Mises Daily

Why Are People So Forgiving of Government Failure?

Once upon a time, I developed a theory that we have much lower expectations for public-sector performance than we do for private-sector performance.1 We saw this in accounting standards that — when applied to Enron — resulted in market forces shutting that firm down, while the Department of Defense loses billions of dollars annually. The difference in terms of waste between the two sectors is exponential, but while Enron is held accountable for its ethics, the government gets a pass.

Or consider what we tolerate from the US Postal Service (USPS) as opposed what we tolerate from firms like FedEx Express or UPS. Again, if those private-sector firms incurred the costs and waste that the USPS institutionalizes, they would be long gone, and their assets would be transferred to other entities that market institutions believe would use those assets more efficiently and profitably.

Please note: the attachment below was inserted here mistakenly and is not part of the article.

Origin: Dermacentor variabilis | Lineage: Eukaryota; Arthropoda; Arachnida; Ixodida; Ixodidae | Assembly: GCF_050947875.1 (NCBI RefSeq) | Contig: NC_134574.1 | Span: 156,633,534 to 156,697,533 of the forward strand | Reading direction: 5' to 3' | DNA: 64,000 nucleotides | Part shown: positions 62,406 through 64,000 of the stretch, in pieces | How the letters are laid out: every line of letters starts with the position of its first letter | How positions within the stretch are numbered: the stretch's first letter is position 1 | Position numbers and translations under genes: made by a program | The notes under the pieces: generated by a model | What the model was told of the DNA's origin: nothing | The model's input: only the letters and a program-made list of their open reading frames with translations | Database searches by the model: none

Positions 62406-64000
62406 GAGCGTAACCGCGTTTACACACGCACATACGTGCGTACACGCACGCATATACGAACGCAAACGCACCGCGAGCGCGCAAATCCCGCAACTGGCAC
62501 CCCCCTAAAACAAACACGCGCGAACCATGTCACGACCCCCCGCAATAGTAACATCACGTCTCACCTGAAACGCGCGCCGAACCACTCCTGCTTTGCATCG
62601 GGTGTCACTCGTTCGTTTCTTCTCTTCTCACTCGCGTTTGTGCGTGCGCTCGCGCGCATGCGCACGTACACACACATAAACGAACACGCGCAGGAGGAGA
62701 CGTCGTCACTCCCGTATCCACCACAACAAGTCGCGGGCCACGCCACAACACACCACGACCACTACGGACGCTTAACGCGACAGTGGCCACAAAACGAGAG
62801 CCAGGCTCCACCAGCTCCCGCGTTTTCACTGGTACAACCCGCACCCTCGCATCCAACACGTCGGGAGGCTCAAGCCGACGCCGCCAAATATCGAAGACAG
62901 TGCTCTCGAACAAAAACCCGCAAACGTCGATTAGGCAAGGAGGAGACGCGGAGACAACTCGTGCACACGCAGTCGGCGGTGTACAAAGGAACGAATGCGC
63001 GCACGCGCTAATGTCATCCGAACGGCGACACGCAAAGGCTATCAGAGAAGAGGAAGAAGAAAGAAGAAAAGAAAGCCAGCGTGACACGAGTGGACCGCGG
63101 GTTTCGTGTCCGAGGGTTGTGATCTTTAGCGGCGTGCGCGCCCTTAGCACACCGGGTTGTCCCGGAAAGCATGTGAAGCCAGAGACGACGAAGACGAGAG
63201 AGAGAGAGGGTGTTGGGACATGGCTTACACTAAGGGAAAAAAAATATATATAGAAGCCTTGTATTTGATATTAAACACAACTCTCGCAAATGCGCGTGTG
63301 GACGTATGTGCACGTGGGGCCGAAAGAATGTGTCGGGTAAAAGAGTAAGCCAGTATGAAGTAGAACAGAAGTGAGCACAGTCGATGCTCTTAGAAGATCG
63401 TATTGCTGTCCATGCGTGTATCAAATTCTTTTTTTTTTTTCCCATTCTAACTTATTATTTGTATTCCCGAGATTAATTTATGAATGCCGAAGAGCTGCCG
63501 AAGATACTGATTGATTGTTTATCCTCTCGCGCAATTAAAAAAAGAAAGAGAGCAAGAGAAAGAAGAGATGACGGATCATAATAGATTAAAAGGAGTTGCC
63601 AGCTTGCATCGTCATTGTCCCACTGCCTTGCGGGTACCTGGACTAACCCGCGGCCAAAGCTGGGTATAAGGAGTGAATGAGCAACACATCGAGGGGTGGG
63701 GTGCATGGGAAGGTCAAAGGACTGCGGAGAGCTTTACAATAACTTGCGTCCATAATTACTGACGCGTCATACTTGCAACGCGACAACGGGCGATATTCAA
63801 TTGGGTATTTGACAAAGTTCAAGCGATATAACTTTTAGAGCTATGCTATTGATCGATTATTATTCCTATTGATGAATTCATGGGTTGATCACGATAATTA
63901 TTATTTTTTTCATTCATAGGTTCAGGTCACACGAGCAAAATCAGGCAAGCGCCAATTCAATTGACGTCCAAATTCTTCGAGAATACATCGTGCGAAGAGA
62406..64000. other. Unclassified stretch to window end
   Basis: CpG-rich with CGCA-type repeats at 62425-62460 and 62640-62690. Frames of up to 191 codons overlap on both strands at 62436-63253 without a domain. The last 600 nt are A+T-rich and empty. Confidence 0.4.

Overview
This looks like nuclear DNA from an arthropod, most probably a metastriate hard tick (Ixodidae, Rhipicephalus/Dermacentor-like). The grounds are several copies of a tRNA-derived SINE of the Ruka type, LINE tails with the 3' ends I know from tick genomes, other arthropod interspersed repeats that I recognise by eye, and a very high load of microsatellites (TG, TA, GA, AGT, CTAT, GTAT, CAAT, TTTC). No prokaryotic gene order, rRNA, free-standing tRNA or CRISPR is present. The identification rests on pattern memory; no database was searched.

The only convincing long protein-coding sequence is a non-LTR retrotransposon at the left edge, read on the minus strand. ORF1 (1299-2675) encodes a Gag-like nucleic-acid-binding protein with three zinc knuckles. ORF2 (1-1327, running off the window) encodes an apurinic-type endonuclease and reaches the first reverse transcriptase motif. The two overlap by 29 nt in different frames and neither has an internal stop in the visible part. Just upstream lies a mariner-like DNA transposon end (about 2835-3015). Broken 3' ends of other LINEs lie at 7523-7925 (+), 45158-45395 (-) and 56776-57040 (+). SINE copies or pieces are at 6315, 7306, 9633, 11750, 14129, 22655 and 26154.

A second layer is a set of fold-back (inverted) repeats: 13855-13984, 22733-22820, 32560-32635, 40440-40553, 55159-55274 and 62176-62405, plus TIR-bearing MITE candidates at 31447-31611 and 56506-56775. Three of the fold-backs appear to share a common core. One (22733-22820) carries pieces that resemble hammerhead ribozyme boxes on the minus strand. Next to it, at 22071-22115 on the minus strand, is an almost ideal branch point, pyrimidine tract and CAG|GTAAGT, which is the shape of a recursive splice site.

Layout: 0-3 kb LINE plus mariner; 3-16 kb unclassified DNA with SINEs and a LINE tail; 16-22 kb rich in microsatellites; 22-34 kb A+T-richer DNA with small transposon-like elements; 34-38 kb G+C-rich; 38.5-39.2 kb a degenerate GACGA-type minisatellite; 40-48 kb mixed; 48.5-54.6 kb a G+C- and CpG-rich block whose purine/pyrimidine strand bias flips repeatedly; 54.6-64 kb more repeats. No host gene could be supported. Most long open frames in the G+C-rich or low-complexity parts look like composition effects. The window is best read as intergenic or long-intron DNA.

The list could go on. Compare Amtrak to private transportation; the billions of dollars of taxpayer money wasted on producing the Chevy Volt (the only thing electric about this car is that it is shockingly bad) compared to its competitors;2 the standards applied to public-school students as opposed to those demanded in private and home schools; or the massive waste we accept in those federal transportation and "farm" bills Congress passes every five years, regardless of the party in control.

Such examples are so universally accepted that they are not even worth citing. The result is a huge dichotomy in modern life, and those of us who point it out are often left to feel like the little boy who wondered why there was so much fuss about the emperor's obviously nonexistent clothes.

The result of this dichotomy is government growth, which is inversely related to those characteristics we associate with a free and virtuous society. The result is growing animosity in society between net taxpayers and net tax consumers — and chaos when the artificial institutions, on which so many have become dependent, fail. Consider the sad case of Social Security. If ever there were a showcase for the difference in popular expectations maintained between public and private performance, Social Security is it.